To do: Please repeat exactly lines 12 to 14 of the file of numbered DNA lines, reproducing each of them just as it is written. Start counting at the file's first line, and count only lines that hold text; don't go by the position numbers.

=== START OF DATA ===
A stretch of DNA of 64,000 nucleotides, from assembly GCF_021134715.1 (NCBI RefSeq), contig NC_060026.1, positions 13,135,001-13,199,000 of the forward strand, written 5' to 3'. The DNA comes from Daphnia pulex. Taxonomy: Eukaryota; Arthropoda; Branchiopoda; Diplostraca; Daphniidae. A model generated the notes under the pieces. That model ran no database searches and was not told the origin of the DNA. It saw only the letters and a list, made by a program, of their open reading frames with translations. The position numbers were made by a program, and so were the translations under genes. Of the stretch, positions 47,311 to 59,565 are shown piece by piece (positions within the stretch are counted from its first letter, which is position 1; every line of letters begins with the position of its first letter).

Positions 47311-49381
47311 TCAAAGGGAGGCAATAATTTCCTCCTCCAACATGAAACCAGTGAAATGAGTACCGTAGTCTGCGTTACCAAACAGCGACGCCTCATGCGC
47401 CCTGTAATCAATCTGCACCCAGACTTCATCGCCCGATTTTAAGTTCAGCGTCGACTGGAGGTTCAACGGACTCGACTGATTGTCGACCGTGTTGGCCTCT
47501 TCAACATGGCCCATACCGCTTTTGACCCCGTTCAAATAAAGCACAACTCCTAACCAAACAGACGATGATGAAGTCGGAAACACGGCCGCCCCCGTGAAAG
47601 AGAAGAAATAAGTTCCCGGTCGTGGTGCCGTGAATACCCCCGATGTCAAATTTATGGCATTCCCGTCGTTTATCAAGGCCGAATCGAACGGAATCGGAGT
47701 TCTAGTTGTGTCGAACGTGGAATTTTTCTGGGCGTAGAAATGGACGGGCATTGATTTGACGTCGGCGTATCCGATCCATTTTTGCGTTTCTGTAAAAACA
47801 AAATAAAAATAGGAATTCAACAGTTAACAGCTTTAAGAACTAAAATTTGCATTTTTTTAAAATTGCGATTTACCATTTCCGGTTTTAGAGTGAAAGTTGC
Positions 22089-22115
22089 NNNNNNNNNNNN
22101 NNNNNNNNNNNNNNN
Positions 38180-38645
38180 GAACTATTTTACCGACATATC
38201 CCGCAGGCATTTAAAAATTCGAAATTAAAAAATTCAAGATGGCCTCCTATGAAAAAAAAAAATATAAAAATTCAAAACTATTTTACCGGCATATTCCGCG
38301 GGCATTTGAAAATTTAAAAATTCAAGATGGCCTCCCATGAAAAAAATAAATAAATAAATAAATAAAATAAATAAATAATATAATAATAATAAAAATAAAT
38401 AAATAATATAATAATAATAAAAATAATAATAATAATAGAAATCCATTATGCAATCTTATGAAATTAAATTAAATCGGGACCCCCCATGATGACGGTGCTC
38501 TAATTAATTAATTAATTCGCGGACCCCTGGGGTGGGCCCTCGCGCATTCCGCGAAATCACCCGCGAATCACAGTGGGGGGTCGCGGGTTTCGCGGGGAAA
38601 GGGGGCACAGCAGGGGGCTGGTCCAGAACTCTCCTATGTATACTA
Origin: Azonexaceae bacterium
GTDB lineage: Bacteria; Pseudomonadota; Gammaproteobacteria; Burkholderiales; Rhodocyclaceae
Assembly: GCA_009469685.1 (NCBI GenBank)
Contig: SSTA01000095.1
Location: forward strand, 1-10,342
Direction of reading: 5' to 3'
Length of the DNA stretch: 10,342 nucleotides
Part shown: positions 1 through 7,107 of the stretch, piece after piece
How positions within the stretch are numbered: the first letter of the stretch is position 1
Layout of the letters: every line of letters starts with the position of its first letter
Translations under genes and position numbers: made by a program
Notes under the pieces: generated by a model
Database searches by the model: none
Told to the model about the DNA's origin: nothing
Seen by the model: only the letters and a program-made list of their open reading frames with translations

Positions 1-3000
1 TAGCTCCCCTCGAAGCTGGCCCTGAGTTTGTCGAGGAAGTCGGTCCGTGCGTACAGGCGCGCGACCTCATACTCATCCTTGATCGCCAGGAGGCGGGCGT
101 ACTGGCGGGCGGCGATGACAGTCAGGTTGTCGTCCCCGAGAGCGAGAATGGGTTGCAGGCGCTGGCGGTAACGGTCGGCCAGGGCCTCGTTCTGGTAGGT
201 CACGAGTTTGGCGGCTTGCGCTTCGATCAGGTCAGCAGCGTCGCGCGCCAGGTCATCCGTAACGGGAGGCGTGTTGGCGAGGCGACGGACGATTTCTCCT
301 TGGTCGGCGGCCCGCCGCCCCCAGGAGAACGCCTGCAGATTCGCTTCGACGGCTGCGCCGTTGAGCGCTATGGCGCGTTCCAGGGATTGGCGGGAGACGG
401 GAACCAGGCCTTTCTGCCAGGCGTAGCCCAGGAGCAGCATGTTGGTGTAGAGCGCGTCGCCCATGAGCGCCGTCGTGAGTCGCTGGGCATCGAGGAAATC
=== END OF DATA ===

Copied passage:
Positions 38180-38645
38180 GAACTATTTTACCGACATATC
38201 CCGCAGGCATTTAAAAATTCGAAATTAAAAAATTCAAGATGGCCTCCTATGAAAAAAAAAAATATAAAAATTCAAAACTATTTTACCGGCATATTCCGCG